Such generalizations about China’s nuanced and growing influence detract from real understanding of what brand China is pushing abroad and why.
Beijing is now seeking to turn the tide in its favor through fresh narratives centering on China’s goodwill in providing public goods for international cooperation.
A look at how the Belt and Road has put China in a more influential and favorable position than its critics would allow.
For the ASEAN community as a whole to benefit from technology, economics should not be the sole determining driver.
Financial crises, rapid technological advances, shifting competitive advantages, and the pandemic are straining emerging Asian economies.
A rethinking of development strategy and planning beyond the traditional economic- and city-centric world is essential, especially in the Global South.
Europe might have done better to conduct a more informal, consultative approach involving all stakeholders instead of a unilateral ban on palm oil imports.
As Covid-19 grips the world, the Filipino workforce looks increasingly vulnerable, despite strong growth in recent years.
The country’s deeply rooted corruption and fragile political institutions should be a source of continuing concern to the international community.
Vietnam will have to improve in a number of areas – including sustainability and infrastructure – to maintain any kind of post-pandemic economic momentum.
Central Asia has become an important arena of collaboration for Russia and China, with Moscow focusing on the region's security and Beijing promoting trade and commerce
Instead of lamenting China’s increasing global influence arising from its Belt and Road Initiative, European countries, especially Germany, should develop their own infrastructure program for emerging Asia-Pacific economies, Heribert Dieter, Associate Professor at Potsdam University and Senior Fellow at the German Institute for International and Security Affairs in Berlin, proposes.
China’s Belt and Road Initiative has been heralded as both the largest cooperative infrastructure programme in global history and an attempt by Beijing to achieve world domination. In reality, the opportunities and risks are more nuanced, writes George Abonyi, Senior Research Fellow and Visiting Professor, at the Sasin School of Management of Chulalongkorn University in Thailand.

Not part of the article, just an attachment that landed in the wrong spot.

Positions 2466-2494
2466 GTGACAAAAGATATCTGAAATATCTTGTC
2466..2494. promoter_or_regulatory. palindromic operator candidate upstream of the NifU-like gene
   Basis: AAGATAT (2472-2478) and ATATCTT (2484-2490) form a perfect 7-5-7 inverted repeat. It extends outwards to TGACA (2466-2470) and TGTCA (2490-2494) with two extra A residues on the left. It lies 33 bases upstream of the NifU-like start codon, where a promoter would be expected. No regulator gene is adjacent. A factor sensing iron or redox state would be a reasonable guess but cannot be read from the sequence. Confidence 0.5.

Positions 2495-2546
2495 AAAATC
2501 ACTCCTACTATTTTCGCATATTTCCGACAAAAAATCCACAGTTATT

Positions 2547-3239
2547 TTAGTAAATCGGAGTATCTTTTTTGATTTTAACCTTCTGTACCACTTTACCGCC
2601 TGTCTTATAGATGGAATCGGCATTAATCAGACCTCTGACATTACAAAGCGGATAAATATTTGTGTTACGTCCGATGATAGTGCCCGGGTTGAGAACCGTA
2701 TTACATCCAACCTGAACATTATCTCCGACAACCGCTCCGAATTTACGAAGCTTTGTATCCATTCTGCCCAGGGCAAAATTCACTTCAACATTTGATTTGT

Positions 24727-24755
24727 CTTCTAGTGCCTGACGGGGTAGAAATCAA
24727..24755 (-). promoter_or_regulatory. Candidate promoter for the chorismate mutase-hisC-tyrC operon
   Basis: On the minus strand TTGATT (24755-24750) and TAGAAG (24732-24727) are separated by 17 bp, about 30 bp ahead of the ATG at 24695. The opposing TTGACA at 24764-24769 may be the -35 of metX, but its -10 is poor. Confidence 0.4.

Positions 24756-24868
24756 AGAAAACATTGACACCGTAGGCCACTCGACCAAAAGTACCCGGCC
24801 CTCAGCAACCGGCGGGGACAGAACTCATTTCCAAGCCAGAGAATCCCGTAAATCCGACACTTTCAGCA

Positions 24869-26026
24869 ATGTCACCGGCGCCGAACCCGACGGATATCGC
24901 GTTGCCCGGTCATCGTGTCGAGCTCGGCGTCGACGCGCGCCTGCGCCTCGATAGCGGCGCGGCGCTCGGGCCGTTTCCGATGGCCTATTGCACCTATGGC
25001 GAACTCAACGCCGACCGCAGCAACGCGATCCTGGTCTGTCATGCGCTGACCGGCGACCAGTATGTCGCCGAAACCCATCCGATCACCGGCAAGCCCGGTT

China recognizes that poor governance and lack of transparency of Belt and Road Initiative projects could undermine its strategic interests in Southeast Asia. While Beijing will continue to build economic cooperation networks in the region, China’s interests could collide with those of other major powers, leading to geopolitical storms, which ASEAN member states will have to weather, argues Xue Gong of the S Rajaratnam School of International Studies (RSIS) at Nanyang Technological University (NTU) in Singapore.
This month, G20 leaders will endorse guiding principles for “quality infrastructure investment”, a priority for Japan. China’s support of these principles signals a willingness to address criticism of its Belt and Road Initiative. China and Japan, rivals in delivering high-speed rail, appear open to collaborating on projects that would meet high sustainability standards, writes Motoko Aizawa, President of the Observatory for Sustainable Infrastructure, who for 12 years headed the Policy and Standards Unit in the Environmental and Social Department of the International Finance Corporation (IFC).
The resounding election triumph of the ruling BJP gives Indian Prime Minister Narendra Modi a strong second mandate and a fresh opportunity to make his ambitious dreams for India a reality, says Hong Kong-based strategic adviser and entrepreneur Alan Rosling, the author of "Boom Country?: The New Wave of Indian Enterprise".
The Pan-Asia Railway, meant to stretch from Kunming to Singapore, is seen by China as one of the crown jewels of its Belt and Road Initiative. While the project has seen early success in Laos, stronger Southeast Asian countries are pushing back against Beijing’s plans.